2. Chris Stampolis on January 9, 2013 at 2:19 am01/9/2013 2:19 am

    • 000

    Navigio,

    Hello and happy new year.

    Test data shows that students who wait until 9th grade to take Algebra have the least success in Algebra 1 – as measured by end of year test data.

    Those taking 7th grade Algebra 1 achieve highest proficiencies. Those taking 8th grade Algebra 1 achieve modest proficiencies. Those taking Algebra 1 in 9th grade have the lowest proficiencies, with 2/3 never getting anywhere near proficient or advanced in Algebra 1.

    Can someone please explain how we are going to obliterate the achievement gap and ensure that the half of Californians who now leave high school unproficient in Algebra 1 instead will leave high school at least proficient in Algebra 1 and Geometry? If we get Algebra 2 proficiency as well, that will be a bonus.

    Bottom line – of today’s Kindergarteners, what percent will be proficient in Algebra 1 and Geometry when they reach age 18? How do we guide these students now to be ready for degree-applicable coursework when they exit 12th grade and walk onto a college campus in late summer 2025?

    Very practically, what needs to happen in communities, in municipal governments, at churches, in nonprofits, in homes, etc., to lift today’s young ones double, triple, quadruple over the proficiencies of the graduating class of 2012?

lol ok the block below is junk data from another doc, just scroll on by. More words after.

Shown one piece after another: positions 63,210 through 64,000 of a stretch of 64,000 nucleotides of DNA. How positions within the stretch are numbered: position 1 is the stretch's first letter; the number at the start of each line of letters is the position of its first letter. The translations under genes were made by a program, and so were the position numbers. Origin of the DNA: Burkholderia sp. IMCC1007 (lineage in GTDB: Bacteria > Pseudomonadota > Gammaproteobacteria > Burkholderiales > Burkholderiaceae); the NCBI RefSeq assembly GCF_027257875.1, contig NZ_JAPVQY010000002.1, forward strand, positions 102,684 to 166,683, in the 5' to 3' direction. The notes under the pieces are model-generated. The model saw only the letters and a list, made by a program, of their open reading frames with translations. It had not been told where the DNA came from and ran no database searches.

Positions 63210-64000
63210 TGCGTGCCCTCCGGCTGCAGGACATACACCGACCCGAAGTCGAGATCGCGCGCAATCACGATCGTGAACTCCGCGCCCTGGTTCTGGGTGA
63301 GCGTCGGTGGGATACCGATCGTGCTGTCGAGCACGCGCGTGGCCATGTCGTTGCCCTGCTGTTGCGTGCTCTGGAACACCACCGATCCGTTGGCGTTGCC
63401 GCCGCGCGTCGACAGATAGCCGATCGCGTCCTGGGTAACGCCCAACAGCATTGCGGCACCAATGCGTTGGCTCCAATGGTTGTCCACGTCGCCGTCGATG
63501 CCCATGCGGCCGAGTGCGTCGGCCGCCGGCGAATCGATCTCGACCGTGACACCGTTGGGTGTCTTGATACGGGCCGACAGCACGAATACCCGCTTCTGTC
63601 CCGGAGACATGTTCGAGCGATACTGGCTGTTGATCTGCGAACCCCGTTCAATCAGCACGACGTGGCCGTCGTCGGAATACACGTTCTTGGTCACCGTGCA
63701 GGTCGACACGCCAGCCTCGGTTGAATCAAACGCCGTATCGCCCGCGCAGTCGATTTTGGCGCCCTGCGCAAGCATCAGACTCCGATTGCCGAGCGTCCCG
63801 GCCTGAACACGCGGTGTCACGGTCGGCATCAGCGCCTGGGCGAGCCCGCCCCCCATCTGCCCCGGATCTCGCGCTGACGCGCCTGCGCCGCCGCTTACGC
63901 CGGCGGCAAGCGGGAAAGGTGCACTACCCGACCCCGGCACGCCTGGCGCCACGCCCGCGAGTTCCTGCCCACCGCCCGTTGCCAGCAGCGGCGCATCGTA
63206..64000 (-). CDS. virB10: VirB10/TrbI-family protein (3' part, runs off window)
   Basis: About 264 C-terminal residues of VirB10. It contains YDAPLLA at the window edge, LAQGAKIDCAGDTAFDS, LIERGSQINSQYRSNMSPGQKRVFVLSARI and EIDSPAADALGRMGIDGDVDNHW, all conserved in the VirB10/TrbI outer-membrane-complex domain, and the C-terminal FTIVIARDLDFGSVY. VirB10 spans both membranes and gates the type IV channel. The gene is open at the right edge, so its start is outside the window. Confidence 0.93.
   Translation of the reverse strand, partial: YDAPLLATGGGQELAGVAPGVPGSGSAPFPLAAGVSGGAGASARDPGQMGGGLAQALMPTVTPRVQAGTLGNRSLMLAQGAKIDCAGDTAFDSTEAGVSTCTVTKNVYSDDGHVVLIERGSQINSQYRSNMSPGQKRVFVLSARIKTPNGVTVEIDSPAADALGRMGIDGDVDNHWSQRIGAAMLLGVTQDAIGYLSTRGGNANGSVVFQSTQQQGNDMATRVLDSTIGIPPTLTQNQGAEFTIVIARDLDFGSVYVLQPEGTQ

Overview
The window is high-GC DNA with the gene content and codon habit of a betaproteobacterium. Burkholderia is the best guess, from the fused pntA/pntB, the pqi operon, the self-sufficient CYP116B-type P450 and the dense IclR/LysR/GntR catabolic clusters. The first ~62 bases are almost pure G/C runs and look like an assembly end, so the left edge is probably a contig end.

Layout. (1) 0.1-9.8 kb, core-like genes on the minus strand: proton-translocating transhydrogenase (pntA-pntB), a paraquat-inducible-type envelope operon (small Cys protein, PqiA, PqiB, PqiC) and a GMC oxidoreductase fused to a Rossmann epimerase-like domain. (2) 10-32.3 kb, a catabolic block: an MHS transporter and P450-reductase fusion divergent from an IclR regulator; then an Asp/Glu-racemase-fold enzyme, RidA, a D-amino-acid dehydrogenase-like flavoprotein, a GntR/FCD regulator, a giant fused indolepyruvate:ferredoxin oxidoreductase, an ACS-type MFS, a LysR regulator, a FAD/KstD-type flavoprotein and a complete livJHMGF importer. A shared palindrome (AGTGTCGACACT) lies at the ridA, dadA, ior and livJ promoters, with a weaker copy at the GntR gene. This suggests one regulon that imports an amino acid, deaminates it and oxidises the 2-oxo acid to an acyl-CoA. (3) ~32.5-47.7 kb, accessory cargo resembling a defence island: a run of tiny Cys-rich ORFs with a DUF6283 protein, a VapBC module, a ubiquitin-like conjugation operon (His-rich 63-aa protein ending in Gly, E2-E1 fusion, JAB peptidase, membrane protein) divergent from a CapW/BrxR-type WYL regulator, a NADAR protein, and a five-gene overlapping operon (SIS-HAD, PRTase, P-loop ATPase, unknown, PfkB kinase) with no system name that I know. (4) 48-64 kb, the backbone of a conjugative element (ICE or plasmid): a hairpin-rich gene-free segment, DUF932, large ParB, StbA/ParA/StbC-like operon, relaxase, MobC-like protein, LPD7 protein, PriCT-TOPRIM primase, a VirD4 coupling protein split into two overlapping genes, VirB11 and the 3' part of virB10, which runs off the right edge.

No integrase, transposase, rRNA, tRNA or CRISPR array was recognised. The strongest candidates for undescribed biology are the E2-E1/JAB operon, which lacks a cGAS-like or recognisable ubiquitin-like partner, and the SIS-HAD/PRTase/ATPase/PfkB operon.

Our state’s community college system will fail if we continue to presume less than 1/4 of high school grads are ready for “college-level” work when they leave high school. The number has to flip to 3/4 readiness from 1/4 readiness. The high school exit exam is unaligned with readiness for college mathematics. Yet demands from industry will be even higher in 12 years as students elsewhere in the world will be prepared to compete with tomorrow’s Californians.

    In our corner of the state, Santa Clara, how to guide the ELL, SED, low-PEL little ones to true college-readiness in 12 years when their parents may be significantly underprepared to assist with anywhere near that level of proficiency at home?

    Chris Stampolis
    Trustee, Santa Clara Unified School District
    408-771-6858 * stampolis@aol.com

    Replies

    • el on January 9, 2013 at 9:05 am01/9/2013 9:05 am

      • 000

      Chris, are you thinking that this is causal, that if only those 9th graders took Algebra 1 in 7th grade they’d be successful?

      I read this data quite differently, that we have a group of kids that go through our system and turn out to be very ready for algebra, and we have those kids take it in 7th grade. The kids that are having more trouble with math in general take it later. I don’t think this data suggests that if you had the successful 7th graders wait until 9th that they’d have less than half proficiency or that if you had the kids who currently take it in 9th grade take it at 7th that they’d be nearly all proficient.

      The elementary curriculum has changed to be much more algebra-friendly, but I’m not sure how many middle school generations actually have been in this curriculum since kindergarten. I think it is less than 5 (and perhaps as small as 1 or 0).